Tuesday, August 19, 2014

The Spirit of Antichrist comes to your Local Parish!



Miss Anita Moore, O.P., Esq. (Third Order Dominican) left a stirring comment on my recent post "Muzak for the Spirit".  She had culled this comment from a post on her own blog (V for Victory).

It's clear that Miss Moore is a gifted writer, as you can see here where she asks if the modern suburban Mass is inspiring saints.  She calls this shopping mall inspired narcissistic self-worship the Cruise Ship of Peter, in contrast to the Barque of Peter ...

All are welcome aboard the Cruise Ship of Peter -- they even have a song about it that they sing at the beginning of Mass! -- all, that is, except anyone who might rock the boat.  What might the Cruise Ship do, one is tempted to wonder, with a Francis of Assisi, or a Dominic de Guzman, or a Catherine of Siena, or an Alphonsus Liguori, or a Fulton Sheen?  Would they have to walk the plank?  How much has the Cruise Ship liturgy to do with immemorial tradition?  Does it inspire missionaries and fortify martyrs?  Does it remotely resemble the Masses of Aquinas, wrapped in awe; or those of the Recusants in Elizabethan England, where it was death to be a priest; or of Father Willie Doyle on makeshift altars in the muddy trenches of the First World War; or of the Cristeros in their secret refuges from the Masonic Mexican regime; or of the first and only Mass celebrated by Bl. Karl Leisner, secretly ordained in Dachau on Gaudete Sunday, 1944, desperately ill yet on fire for souls?  Can one picture Father Augustine Tolton on board, his soul blazing like a beacon from the crumbling lighthouse of his overworked body, his trembling hands raised amid the mellow strains of "On Eagle's Wings"?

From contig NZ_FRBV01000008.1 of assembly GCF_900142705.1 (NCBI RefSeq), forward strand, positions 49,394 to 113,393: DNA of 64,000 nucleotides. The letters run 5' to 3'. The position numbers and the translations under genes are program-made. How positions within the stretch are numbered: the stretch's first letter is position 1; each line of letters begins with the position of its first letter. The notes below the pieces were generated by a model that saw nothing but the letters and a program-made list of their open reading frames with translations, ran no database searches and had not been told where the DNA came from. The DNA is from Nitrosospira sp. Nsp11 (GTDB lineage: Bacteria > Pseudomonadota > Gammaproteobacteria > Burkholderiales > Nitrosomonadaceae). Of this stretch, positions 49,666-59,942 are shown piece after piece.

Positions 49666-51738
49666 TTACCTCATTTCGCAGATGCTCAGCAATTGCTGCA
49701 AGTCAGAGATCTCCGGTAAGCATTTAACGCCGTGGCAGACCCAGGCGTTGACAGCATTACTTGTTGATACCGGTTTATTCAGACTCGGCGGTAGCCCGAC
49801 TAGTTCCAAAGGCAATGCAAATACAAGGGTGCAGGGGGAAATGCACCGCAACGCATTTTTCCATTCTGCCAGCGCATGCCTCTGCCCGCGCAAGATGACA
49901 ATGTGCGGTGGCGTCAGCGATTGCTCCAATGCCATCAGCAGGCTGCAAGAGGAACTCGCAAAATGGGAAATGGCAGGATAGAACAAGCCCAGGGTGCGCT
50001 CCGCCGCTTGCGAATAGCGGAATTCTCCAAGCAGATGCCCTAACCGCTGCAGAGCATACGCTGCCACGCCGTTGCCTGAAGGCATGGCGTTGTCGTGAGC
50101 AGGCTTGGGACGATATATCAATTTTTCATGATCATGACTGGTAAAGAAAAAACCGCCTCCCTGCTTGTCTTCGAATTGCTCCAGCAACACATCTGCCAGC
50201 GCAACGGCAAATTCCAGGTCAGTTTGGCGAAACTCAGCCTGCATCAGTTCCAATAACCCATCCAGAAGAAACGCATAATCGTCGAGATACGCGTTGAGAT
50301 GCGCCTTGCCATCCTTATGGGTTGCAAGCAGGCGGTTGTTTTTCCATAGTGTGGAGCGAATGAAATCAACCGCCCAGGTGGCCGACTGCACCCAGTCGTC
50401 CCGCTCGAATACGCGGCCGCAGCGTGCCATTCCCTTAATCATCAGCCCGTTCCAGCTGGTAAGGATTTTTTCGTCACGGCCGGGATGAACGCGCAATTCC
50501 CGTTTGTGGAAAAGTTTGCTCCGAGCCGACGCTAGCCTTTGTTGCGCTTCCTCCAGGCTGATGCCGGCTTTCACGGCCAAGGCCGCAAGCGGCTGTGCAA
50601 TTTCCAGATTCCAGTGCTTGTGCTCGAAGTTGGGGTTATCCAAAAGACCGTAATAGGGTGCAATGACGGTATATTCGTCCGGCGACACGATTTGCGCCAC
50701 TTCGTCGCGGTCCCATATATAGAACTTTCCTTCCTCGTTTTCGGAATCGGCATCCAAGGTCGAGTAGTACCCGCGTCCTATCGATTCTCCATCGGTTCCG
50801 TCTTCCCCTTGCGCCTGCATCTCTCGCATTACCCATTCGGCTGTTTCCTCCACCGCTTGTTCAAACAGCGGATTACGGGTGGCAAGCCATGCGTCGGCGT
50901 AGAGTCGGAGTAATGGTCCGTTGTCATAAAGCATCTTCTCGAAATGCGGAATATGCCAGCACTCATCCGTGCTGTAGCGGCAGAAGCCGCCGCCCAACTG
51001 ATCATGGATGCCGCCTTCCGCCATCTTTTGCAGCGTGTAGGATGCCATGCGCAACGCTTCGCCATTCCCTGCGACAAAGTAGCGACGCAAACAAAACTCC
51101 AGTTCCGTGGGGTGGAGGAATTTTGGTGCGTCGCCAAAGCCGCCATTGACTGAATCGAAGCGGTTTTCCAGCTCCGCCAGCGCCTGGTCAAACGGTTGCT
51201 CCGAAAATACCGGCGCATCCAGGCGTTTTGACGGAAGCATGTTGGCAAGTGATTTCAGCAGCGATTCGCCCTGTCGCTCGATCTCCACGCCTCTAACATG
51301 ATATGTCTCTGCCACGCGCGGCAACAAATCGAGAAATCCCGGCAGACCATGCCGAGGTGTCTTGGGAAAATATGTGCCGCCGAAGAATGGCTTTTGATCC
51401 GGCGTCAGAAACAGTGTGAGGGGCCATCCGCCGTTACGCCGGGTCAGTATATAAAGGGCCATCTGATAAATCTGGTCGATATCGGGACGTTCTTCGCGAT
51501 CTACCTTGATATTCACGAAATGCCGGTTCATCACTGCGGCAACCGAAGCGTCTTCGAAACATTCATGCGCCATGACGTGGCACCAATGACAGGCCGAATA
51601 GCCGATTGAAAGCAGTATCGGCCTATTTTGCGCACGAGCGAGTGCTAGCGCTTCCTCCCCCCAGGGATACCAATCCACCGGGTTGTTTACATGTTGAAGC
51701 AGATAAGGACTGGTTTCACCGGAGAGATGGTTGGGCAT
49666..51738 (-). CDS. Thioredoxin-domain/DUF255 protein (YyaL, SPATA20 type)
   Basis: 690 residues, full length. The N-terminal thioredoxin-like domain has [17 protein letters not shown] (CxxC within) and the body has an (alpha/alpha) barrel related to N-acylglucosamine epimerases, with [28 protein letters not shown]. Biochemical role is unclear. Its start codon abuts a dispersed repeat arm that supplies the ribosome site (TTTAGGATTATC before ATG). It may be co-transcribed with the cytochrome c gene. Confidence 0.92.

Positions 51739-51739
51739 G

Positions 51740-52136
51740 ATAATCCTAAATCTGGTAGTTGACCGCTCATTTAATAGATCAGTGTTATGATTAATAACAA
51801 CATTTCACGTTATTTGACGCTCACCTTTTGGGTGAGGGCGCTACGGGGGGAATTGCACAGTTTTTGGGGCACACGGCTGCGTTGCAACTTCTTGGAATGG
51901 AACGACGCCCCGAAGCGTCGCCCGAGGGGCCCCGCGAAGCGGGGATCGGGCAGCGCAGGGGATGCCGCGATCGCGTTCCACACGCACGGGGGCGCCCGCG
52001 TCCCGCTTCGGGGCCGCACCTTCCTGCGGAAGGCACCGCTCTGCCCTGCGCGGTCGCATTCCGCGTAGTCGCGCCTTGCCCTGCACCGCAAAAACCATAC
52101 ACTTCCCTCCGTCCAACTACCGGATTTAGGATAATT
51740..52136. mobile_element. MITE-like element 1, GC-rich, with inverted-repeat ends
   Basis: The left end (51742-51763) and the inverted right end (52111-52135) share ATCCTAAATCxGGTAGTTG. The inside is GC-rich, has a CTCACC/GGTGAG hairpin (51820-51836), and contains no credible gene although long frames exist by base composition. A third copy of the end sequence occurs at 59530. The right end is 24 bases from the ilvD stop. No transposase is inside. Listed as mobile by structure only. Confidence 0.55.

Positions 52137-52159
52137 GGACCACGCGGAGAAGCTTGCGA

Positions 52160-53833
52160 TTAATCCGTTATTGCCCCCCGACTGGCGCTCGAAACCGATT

It's a strong post, written with that kind of zeal throughout.

But I want to focus on her own quotation of Bishop Fulton Sheen, with which she begins her post.  (I leave the words in red, as Moore herself features them) ...

The modern world, which denies personal guilt and admits only social crimes, which has no place for personal repentance but only public reforms, has divorced Christ from His Cross; the Bridegroom and Bride have been pulled apart. What God hath joined together, men have torn asunder. As a result, to the left is the Cross; to the right is the Christ ... The Western post-Christian civilization has picked up the Christ without His Cross. But a Christ without a sacrifice that reconciles the world to God is a cheap, feminized, colorless, itinerant preacher who deserves to be popular for His great Sermon on the Mount, but also merits unpopularity for what He said about His Divinity on the one hand, and divorce, judgment, and hell on the other. This sentimental Christ is patched together with a thousand commonplaces. ... Without His Cross, He becomes nothing more than a sultry precursor of democracy or a humanitarian who taught brotherhood without tears.  
Ven. Fulton J. Sheen, Life of Christ